How can you have a war on terrorism when war itself is terrorism?” wrote historian, philosopher and World War II veteran Howard Zinn.
Zinn’s words ring true when one does a post-mortem of the failed US and Nato occupation of Afghanistan and the ensuing conflict of two decades that formally ended with the last of the US troops exiting the country.
Indeed, war and terror go hand in hand. One man’s war is another’s terror. The two are intertwined. In Afghanistan, it began as a quest for freedom from the Soviet invasion in 1979. Soon home-grown resistance fighters against the Soviet Union turned strong, resilient and lethal.
Soviet plans were successfully thwarted with help from the United States who had then backed the Mujahedeen (freedom fighters) amongst the Afghans and other fighters.
But the US lost control of the Mujahedeen in Afghanistan, and also its former ideological enemy and competing superpower, the USSR, following the fall of communism. This created a vacuum in Afghanistan which led to the birth of the Taliban who eventually
Expo 2020: Oscar-winning musical composer A.R. Rahman on directing the all-female Firdaus Orchestra
When the US invaded Afghanistan in retaliation for the 9/11 terror attacks on the twin World Trade Center towers in New York, it didn’t expect to be stationed in the country for 20 years.
The military target was Osama bin Laden, the Al Qaeda founder who plotted 9/11. Bin Laden was neutralized in neighboring Pakistan in 2011, but the US stayed on in Afghanistan for another decade.
An exit after Bin Laden’s execution would have been seen as a major victory, but President Barack Obama didn’t get the drift on the ground.
The Taliban, meanwhile, were patient and made guerrilla warfare a way of life. They fought their old ally with a vigor and persistence that none had expected them to show.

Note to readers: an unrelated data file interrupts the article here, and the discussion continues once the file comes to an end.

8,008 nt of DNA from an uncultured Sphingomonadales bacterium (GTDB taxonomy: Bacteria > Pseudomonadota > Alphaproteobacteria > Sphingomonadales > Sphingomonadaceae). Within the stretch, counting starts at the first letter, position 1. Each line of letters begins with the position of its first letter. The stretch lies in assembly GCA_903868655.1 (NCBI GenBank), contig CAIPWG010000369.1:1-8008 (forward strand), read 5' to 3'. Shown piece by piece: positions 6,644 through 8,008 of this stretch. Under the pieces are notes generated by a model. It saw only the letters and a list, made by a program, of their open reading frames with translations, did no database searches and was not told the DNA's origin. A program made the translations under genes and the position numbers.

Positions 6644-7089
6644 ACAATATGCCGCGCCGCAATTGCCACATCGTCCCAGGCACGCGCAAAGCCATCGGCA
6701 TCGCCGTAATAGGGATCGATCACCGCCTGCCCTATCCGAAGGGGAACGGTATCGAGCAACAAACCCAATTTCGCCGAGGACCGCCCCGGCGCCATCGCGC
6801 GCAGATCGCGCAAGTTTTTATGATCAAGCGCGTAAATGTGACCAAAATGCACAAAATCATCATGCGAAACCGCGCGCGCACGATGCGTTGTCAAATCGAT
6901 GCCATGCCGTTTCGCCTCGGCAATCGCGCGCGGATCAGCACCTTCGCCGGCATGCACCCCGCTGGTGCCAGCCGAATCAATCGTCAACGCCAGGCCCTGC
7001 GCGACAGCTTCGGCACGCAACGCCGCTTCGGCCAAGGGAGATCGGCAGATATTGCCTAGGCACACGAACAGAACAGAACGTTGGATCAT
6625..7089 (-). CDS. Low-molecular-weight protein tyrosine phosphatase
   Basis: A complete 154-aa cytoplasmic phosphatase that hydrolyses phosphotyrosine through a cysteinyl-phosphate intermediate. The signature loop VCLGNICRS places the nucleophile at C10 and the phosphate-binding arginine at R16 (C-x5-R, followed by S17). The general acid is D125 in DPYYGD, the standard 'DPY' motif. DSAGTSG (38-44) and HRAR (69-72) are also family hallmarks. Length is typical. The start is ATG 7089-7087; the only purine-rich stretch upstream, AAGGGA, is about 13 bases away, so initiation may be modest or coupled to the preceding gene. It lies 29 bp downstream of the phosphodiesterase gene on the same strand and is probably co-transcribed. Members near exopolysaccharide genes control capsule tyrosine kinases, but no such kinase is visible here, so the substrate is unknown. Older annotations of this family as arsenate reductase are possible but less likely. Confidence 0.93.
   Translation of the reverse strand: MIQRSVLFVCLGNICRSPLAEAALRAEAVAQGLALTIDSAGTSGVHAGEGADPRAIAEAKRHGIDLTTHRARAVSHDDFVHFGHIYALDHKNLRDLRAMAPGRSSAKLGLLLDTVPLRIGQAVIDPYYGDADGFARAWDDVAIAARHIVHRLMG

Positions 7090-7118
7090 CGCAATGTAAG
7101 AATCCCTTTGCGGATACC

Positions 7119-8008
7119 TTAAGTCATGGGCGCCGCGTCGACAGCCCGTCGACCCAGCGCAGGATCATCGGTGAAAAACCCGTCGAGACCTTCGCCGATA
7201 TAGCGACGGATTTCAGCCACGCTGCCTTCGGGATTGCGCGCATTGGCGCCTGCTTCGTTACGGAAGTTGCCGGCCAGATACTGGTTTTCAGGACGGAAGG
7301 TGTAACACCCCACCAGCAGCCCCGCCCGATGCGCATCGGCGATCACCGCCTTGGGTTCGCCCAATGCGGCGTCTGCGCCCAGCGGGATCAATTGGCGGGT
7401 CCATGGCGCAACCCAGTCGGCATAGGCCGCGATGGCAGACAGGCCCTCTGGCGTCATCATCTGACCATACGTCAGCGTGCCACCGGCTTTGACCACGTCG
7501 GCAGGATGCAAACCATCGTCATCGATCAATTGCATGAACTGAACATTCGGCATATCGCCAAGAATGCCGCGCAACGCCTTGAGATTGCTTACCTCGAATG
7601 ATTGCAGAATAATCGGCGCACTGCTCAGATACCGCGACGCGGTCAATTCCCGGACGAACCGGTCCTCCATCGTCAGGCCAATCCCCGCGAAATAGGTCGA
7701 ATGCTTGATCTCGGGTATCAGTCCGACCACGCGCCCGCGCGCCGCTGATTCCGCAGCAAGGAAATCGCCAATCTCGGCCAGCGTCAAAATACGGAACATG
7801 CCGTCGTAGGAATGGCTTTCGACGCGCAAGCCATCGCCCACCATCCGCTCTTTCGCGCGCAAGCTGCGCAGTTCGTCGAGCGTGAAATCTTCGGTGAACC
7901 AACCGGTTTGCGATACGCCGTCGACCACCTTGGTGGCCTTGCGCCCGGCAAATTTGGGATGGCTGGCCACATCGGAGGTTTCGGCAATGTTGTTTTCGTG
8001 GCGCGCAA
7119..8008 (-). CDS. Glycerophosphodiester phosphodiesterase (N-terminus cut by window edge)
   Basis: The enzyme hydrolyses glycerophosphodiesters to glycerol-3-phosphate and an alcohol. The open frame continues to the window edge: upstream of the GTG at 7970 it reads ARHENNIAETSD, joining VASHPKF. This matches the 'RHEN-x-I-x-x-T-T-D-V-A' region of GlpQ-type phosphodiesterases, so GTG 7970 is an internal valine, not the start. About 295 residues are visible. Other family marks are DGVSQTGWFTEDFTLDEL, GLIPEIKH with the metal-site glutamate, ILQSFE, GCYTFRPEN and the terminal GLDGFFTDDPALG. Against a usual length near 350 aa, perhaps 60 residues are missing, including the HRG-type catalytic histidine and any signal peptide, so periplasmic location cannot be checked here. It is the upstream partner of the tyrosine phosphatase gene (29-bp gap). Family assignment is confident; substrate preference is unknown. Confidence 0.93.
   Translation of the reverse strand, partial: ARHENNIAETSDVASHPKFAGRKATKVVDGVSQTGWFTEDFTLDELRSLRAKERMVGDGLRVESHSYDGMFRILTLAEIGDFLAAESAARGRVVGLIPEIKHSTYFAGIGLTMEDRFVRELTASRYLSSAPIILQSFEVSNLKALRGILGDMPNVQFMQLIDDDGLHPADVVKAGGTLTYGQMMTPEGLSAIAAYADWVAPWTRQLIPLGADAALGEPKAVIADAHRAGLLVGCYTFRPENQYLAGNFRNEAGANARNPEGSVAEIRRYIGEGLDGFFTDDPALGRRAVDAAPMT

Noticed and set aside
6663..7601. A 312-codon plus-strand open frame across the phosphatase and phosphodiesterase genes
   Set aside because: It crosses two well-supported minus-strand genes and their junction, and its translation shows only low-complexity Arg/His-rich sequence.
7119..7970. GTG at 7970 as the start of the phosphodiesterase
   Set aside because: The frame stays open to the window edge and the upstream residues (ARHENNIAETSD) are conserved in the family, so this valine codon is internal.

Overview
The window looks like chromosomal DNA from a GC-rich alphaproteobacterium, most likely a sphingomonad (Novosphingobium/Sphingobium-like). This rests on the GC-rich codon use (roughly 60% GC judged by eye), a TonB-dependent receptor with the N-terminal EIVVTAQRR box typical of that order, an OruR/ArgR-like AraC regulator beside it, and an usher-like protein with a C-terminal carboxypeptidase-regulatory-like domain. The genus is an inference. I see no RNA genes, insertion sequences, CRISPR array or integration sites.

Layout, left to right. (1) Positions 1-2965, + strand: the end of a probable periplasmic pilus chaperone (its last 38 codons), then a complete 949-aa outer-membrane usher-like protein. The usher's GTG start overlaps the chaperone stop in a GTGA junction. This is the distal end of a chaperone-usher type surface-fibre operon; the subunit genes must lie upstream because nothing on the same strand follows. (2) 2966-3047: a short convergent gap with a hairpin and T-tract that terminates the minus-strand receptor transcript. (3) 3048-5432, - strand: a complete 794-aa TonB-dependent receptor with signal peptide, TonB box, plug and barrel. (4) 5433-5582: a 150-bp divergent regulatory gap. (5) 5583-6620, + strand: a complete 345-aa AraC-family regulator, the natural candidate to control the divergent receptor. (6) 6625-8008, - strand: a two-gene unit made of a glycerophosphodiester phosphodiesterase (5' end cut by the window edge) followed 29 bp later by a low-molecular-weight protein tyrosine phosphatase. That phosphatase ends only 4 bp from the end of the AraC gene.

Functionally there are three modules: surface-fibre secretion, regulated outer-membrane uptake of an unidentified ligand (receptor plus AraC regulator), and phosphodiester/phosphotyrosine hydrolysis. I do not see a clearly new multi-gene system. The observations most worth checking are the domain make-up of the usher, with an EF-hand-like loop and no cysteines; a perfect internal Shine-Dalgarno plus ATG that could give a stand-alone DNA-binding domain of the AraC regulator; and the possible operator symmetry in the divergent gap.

Experts and the media have often called it a ‘forever war’ — a conflict without end, where there are no victors, only corpses, or a lost (and dead) cause. The Taliban played the waiting game with élan when out of power.
They honed their diplomatic skills, struck at US positions and bases at the appropriate times to wear down the superpower which had grown tired of the campaign and were now talking of ending the endless war.
That end finally. Now that the US has left, there will be much mud-slinging and gnashing of teeth in Washington D.C. The US president is in the line of fire for his thoughtless and clueless withdrawal. He made a robust defense of his actions in his latest speech, but it was too little too late.
The US plan in 2001 was to blend in and exact revenge for the 9/11 attacks in what was termed the war on terror. They got the job done in 10 years but overstayed their wary welcome. Changing the mindset of the Taliban and the Afghan population after subduing them was not part of the plan. They got involved in running the affairs of the country and foisting two governments who were corrupt and did not seek reconciliation with the Taliban and the myriad warlords. Failure was inevitable.
Afghanistan has recoiled on Biden and hit the administration. It has brought American troops and Afghan refugees who will have to start all over again.
The time to herald victory lapsed in 2001 when Bin Laden was killed by Special Forces. This is a time to mourn American losses.
The war on terror began as a war of ideologies in 2001 — their brand of violence versus our form of peace through democracy. This mutated into a clash of civilizations — the West has answers to the world’s problems; the rest must be tutored on rights and justice, Western-style.
The experiment failed because the US didn’t know when to end it. Taliban 2.0 is now set to take the reins of power after hammering out new deals with other groups in the country.
US Secretary of State Anthony Blinken put some spin into the evacuation and called it a ‘massive military, diplomatic and humanitarian undertaking’. In other words, this was an escape to victory.
“A new chapter has begun. The military mission is over. A new diplomatic mission has begun,” he said as the last US plane departed Kabul.
One hopes the guns fall silent in the country under the Taliban in their new avatar. As for the US, Howard Zinn’s rhetorical question could provide answers on the future of war and terror.
The White House would be advised to introspect during their long hours of crisis-control as the withdrawal symptoms from Afghanistan linger and hurt the administration. The incumbent, former and future US presidents would do well to pose the question to them: “How can you have a war on terrorism when war itself is terrorism?”